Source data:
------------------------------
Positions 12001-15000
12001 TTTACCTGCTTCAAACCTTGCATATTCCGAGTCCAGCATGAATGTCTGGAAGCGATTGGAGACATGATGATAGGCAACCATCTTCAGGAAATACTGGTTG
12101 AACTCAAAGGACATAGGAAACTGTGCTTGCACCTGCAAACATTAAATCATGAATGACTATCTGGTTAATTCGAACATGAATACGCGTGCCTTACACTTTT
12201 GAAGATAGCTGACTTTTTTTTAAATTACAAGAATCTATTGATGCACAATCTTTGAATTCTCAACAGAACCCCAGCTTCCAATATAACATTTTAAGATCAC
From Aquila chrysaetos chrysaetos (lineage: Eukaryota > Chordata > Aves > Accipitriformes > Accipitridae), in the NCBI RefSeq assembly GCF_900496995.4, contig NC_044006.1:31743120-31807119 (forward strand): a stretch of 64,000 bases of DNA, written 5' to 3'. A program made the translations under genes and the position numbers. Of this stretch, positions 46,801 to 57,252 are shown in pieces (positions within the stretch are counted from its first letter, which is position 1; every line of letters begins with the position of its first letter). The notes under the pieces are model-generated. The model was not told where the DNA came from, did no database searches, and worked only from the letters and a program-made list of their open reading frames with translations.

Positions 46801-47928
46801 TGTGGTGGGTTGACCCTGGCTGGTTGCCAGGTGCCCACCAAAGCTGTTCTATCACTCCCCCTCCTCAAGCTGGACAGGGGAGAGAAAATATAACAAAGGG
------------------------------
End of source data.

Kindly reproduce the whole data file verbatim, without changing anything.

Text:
Positions 12001-15000
12001 TTTACCTGCTTCAAACCTTGCATATTCCGAGTCCAGCATGAATGTCTGGAAGCGATTGGAGACATGATGATAGGCAACCATCTTCAGGAAATACTGGTTG
12101 AACTCAAAGGACATAGGAAACTGTGCTTGCACCTGCAAACATTAAATCATGAATGACTATCTGGTTAATTCGAACATGAATACGCGTGCCTTACACTTTT
12201 GAAGATAGCTGACTTTTTTTTAAATTACAAGAATCTATTGATGCACAATCTTTGAATTCTCAACAGAACCCCAGCTTCCAATATAACATTTTAAGATCAC
From Aquila chrysaetos chrysaetos (lineage: Eukaryota > Chordata > Aves > Accipitriformes > Accipitridae), in the NCBI RefSeq assembly GCF_900496995.4, contig NC_044006.1:31743120-31807119 (forward strand): a stretch of 64,000 bases of DNA, written 5' to 3'. A program made the translations under genes and the position numbers. Of this stretch, positions 46,801 to 57,252 are shown in pieces (positions within the stretch are counted from its first letter, which is position 1; every line of letters begins with the position of its first letter). The notes under the pieces are model-generated. The model was not told where the DNA came from, did no database searches, and worked only from the letters and a program-made list of their open reading frames with translations.

Positions 46801-47928
46801 TGTGGTGGGTTGACCCTGGCTGGTTGCCAGGTGCCCACCAAAGCTGTTCTATCACTCCCCCTCCTCAAGCTGGACAGGGGAGAGAAAATATAACAAAGGG